Think about the way humans donated money to charity 10-15 years ago. Mailed checks and Salvation Army buckets on city streets were very prevalent. Fundraisers at work or school were also popular. But these physical methods were awkward and inefficient. Luckily, the Internet proved to be a very helpful method of donating money to charitable causes quickly and effectively. And while all of these processes work and are still used today, there seemed to be one large issue with all of them: a lack of customization.
Before 2010, there weren’t too many ways to find all of the various charities scattered throughout the country or even the world. If there were particular causes that individuals cared deeply about, there wasn’t a proper channel for them to raise large enough funds; any funds collected through their methods were nominal at best. Then came along crowdfunding. Sites like GoFundMe and Kickstarter changed the landscape of philanthropy, for the better.
With crowdfunding, minority communities can have a voice and be heard through the power of the Internet. In fact, crowdfunding is so large that individual philanthropic campaigns have earned more than $30 billion in donations. Those are large numbers.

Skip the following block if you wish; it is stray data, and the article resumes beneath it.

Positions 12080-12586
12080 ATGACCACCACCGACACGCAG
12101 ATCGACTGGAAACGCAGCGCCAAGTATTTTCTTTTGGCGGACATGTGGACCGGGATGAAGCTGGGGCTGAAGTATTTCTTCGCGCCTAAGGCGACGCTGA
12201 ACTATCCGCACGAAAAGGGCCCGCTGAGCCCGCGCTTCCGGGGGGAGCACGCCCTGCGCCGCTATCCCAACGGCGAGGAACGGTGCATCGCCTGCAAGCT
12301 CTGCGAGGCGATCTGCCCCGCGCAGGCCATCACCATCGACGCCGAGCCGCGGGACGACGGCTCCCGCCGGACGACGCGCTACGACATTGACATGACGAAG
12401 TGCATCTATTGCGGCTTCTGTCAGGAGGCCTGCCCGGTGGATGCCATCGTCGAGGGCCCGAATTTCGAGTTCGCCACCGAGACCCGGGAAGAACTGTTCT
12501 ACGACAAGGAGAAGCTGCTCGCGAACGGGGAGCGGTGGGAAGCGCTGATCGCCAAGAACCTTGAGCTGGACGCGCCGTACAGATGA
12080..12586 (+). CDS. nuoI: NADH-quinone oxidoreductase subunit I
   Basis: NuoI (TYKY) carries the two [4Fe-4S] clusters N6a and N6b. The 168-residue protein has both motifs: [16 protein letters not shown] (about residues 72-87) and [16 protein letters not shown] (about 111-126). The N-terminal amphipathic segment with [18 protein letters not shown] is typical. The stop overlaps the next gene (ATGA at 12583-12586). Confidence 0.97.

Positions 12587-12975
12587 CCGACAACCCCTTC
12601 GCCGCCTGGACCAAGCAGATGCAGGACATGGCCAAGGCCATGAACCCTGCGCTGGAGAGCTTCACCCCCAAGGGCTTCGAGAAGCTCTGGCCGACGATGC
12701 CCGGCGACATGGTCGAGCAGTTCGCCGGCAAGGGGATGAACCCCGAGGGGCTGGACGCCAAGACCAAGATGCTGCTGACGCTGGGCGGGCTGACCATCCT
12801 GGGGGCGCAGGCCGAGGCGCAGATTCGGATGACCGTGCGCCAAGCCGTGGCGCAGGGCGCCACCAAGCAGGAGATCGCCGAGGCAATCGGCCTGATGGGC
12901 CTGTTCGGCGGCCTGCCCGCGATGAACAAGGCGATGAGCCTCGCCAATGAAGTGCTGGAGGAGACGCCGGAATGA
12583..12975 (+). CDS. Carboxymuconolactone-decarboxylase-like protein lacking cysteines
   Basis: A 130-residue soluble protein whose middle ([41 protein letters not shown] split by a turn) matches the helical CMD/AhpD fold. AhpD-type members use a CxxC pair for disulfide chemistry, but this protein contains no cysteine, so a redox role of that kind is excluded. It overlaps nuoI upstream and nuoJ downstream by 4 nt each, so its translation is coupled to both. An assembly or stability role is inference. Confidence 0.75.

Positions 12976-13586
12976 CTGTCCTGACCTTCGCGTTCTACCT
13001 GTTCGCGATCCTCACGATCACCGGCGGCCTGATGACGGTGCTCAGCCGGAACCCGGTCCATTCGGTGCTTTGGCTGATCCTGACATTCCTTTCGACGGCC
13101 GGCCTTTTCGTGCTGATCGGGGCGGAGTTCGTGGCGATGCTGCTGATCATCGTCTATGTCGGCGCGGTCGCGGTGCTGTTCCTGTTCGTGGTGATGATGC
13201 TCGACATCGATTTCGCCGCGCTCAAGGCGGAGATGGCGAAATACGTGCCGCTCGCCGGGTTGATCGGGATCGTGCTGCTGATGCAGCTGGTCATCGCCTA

So what does this mean for philanthropy? Well, this means that more and more people can access it. It allows for diversity in goals and charities and creates more transparency. Traditionally, donors will offer their money to a worthy cause (American Red Cross, UNICEF, etc.) and assume that these giant, far-reaching organizations will use their money properly. Well now, in today’s digital age, people want to see where their money is going and have more of a say in it. And crowdfunding offers that in spades.
For example, if a local child falls ill and the parents can’t afford the medical bills, they can turn to crowdfunding to raise money. The community, in turn, can see the immediate and definitive impact that their donations are having on this child, as opposed to a donation sent to a far-off country.
Crowdfunding can also assist traditional, smaller charitable organizations. Since these organizations have such limited marketing budgets, they can utilize these free tools to attract donors that they couldn’t otherwise. In essence, crowdfunding can act as a marketing campaign.
At the Opes Group, we wholeheartedly believe in philanthropy. We always enjoy working with philanthropic organizations, and we appreciate the grassroots strategies that crowdfunding can create. If you’re a philanthropic organization and you’re looking for new and exciting ways to entice donors, consider crowdfunding. After all, we all can get by with a little help from others.